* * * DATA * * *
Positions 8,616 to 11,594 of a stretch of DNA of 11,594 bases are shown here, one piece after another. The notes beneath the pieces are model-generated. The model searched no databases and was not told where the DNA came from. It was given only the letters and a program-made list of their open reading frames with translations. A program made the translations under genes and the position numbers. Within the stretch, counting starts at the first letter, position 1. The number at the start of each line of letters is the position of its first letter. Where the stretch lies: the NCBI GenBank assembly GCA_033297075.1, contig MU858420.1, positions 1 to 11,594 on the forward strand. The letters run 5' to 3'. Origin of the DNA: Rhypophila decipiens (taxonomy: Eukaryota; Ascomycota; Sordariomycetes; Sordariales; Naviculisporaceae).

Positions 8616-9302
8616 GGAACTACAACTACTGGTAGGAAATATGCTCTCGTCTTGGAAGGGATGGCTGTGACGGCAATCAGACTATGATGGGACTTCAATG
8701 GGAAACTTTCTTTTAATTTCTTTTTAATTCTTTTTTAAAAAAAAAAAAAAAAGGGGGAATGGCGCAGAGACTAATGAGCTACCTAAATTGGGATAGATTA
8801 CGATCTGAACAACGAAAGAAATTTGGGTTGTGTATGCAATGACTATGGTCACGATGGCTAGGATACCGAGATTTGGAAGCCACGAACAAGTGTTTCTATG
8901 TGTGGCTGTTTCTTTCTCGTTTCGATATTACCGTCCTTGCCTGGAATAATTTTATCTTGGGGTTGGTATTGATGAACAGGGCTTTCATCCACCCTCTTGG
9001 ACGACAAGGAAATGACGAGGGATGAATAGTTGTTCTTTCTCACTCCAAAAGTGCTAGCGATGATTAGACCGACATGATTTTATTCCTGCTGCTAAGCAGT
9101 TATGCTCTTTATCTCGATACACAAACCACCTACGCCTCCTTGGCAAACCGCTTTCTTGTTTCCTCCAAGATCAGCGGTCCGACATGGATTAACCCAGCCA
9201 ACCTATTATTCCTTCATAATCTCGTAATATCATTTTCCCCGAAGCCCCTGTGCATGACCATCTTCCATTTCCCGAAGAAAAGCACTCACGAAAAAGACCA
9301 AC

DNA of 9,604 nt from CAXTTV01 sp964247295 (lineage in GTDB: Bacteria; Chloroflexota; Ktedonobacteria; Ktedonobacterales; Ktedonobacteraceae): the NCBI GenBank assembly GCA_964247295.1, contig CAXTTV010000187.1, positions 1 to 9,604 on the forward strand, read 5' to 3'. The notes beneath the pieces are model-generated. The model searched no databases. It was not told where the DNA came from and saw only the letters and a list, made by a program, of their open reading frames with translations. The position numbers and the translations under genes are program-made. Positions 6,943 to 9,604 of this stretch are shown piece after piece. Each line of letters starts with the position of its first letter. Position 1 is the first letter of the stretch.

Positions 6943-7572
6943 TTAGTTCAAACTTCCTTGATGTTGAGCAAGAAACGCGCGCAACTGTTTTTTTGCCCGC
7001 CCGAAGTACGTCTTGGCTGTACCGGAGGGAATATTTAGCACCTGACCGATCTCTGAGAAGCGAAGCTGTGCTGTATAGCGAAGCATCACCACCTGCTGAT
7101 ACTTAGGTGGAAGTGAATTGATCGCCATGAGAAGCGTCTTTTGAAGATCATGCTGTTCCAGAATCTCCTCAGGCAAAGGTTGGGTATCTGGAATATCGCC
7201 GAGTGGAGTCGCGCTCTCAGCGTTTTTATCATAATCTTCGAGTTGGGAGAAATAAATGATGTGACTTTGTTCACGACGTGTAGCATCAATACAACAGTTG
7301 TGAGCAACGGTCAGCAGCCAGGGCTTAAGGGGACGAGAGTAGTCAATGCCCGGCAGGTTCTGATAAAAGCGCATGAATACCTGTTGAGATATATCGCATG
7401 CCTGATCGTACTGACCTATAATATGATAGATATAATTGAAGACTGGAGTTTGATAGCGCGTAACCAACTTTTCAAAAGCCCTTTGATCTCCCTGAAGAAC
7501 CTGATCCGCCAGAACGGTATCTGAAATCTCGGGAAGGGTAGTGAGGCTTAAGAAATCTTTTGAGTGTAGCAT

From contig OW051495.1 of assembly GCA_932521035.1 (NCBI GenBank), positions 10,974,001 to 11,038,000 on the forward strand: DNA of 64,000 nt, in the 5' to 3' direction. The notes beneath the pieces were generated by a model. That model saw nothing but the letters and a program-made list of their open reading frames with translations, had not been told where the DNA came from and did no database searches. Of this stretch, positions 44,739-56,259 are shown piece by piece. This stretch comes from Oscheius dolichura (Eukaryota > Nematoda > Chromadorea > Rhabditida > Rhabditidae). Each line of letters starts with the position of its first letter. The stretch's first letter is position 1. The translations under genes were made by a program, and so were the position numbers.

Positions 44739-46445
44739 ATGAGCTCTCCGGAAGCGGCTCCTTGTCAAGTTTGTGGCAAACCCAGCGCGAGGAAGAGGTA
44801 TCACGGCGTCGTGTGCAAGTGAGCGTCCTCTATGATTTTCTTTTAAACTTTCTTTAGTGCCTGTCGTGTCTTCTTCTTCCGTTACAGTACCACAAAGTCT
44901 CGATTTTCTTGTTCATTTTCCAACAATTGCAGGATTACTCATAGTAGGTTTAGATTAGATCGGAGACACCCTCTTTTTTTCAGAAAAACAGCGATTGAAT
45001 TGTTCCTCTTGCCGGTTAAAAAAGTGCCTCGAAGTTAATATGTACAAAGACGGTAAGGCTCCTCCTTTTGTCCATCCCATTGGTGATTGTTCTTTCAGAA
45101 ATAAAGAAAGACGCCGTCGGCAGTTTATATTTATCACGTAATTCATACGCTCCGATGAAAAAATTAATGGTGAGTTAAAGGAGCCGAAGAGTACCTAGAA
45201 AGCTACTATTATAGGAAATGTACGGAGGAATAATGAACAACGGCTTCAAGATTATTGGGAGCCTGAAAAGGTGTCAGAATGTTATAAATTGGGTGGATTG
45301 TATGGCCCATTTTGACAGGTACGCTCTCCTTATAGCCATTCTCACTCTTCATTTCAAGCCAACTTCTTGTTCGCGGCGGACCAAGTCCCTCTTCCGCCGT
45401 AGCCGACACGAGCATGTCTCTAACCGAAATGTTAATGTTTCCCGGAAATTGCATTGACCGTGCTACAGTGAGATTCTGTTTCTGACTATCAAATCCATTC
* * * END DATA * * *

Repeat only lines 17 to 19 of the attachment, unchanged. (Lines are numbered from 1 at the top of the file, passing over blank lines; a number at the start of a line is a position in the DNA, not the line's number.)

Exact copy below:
7301 TGAGCAACGGTCAGCAGCCAGGGCTTAAGGGGACGAGAGTAGTCAATGCCCGGCAGGTTCTGATAAAAGCGCATGAATACCTGTTGAGATATATCGCATG
7401 CCTGATCGTACTGACCTATAATATGATAGATATAATTGAAGACTGGAGTTTGATAGCGCGTAACCAACTTTTCAAAAGCCCTTTGATCTCCCTGAAGAAC
7501 CTGATCCGCCAGAACGGTATCTGAAATCTCGGGAAGGGTAGTGAGGCTTAAGAAATCTTTTGAGTGTAGCAT